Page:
Festival Lust

 Four scenes from Proof on Main restaurant

Four scenes from Proof on Main restaurant

A few rules hardly need stating, but even so, I'll state two: If invited to a Bluegrass farm, try to go. If invited to an iconic Louisville restaurant, same thing. When an invitation arrived to attend a Lunch & Learn at Proof on Main in Louisville, the house restaurant for the also-headed-to-Lexington  incomparable 21C Museum Hotel (YEA!), I paid a lot more attention to the lunch than to the learn. I knew lunch would be interesting.

As it turned out, I discovered I have even more interest in the lunch topic than I had in the lovely butternut squash salad, Loch Duart Salmon with pineapple & Bourbon salsa, or even the yogurt honey mousse with poppy seed, strawberry & grapefruit Campari sorbet I ate that February day.

Once Dominique Love described the nature and purpose of the Atlanta Food & Wine Festival, learn trumped lunch. Dominique, standing, in red, above left, is co-founder of the Festival, billed as "A four-day, culinary exploration of the South." The Festival began in 2011; the 2012 event launches on Thursday, May 10.

I have been longing for a particular kind of food and drink festival in the Bluegrass for some time now. Oakland's Eat Real Festival ("Eat it. Make it. Grow it"), launched in 2008, has been the most inspiring model. The Food Craft Institute, a sister project of Eat Real, has made me even more interested. It is worth quoting from the "top language" for both these efforts:

About Eat Real: 

Eat Real combines a state fair, a street-food festival, and a block party to create a celebration of good food. At the Eat Real Festival, participants learn where food comes from, who grows and makes it, and how they make it. Eat Real Festival attendance is 100% free of charge, all food at the festival costs $5 and less, and all food incorporates regionally-sourced, fabulous, and sustainably-produced ingredients.

Eat Real is a social venture business with an affiliated non-profit focused on promoting and teaching food craft. Eat Real’s mission is to help revitalize regional food systems, build public awareness of and respect for the craft of making good food and to encourage the growth of American food entrepreneurs.

About Food Craft Institute:

The Food Craft Institute (FCI) is a new educational institution that works to create and improve the viability of small and medium-scale value-added food businesses in rural and urban America....Food Craft Institute seeks to reinvigorate the creation and success of artisan food craft businesses in the U.S. through a combination of food craft training courses steeped in traditional techniques along with a rigorous entrepreneurship program.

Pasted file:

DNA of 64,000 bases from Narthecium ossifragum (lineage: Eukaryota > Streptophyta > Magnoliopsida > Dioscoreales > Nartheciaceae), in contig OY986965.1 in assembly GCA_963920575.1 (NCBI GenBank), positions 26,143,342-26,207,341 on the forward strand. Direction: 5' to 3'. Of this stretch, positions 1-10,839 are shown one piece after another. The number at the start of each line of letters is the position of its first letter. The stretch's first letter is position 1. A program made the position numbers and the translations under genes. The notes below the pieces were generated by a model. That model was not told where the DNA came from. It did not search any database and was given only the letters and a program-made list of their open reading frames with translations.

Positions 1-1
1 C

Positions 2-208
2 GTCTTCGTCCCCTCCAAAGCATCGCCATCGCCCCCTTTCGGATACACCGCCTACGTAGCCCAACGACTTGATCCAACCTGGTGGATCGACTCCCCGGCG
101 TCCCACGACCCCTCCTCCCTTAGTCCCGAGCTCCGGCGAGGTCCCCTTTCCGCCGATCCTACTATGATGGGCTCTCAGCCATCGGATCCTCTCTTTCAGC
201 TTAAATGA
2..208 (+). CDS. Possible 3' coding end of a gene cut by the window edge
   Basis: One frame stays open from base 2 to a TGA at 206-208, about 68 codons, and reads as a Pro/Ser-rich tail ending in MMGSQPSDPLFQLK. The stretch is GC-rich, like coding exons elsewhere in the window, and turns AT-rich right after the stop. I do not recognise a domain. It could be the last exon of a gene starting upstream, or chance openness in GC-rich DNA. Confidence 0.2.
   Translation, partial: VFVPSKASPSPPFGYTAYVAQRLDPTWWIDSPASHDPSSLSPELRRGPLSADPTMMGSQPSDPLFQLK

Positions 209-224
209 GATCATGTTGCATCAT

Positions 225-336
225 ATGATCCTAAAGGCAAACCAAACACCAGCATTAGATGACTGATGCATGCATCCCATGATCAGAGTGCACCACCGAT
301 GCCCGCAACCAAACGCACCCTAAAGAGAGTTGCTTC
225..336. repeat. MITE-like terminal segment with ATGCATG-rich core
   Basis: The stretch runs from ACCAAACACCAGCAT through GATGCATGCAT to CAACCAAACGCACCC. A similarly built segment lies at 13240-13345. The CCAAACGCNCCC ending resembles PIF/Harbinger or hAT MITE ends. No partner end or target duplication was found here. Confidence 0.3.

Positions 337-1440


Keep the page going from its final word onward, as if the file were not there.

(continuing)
See how wonderful this all sounds, how fun, and how useful to building a strong local food system and culture? I have been hoping some young, energetic, capable people will take all this on and invent just the right festival for central Kentucky.

I did not expect the Atlanta Food & Wine Festival to intrigue me, really. Without knowing a thing about it, I assumed it would be an expensive place for indulging in non-local, highly stylized food and drink. There is some of that—in fact, the Festival includes a whole "Connoisseur" track that costs a lot more and offers "a more exclusive, lavish experience"— but the Festival also includes technique labs aimed at cast iron cooking and biscuit-making, along with sessions in which chefs and food experts illuminate topics like preserving, barbecue, and country ham.

Here's some of the language the organizers use to describe the purposes of the Atlanta Food & Wine Festival:

What is the Atlanta Food & Wine Festival? The Atlanta Food & Wine Festival is the first culinary weekend in the nation dedicated to showcasing the food and beverage traditions of the entire Southern region....The Atlanta Food & Wine Festival, a culinary experience like no other, unites leaders of their craft—barbecue pit masters, award-winning chefs and mixologists, sommeliers, fry cooks and local growers—in the spirit of celebrating the rich food and beverage traditions of the South.

Tasting tents each day include more than 100 award-winning chefs and "are designed to lead guests through a culinary exploration of the South, featuring 15 themed tasting 'trails,' like Bourbon, Craft Beer, Farm Fresh, Fried Chicken, Seafood, Whole Pig...from southern regions around the globe." I particularly like the inclusion of southern regions outside the U.S.

Well-known chefs around the south (or South) helped guide the 2011 Festival into being and now serve on its Advisory Council. Proof on Main chef Michael Paley (standing on the left in top left photo) and Seviche chef Anthony Lamas (standing, middle, top left photo) serve as Advisory Council members. That is why they cooked and hosted the Lunch and Learn. Chef Paley will lead a Festival seminar on preserving. The full presenter list is not yet available on the event website, but the festival schedule includes such notables as John Besh, Andrea Reusing, Matt Lee, and Sean Brock.

Want to go? Here is ticket information. Take good notes!

Want to create an excellent, local food-centric festival in central Kentucky? Great! Find some allies and get going. We have a lot to show, tell, and learn. Checking out the Atlanta Food & Wine Festival seems an excellent way to begin the research on what would work here.

You don't get Savoring Kentucky posts by email, but you would like to, free? Here is our email subscription information.

rona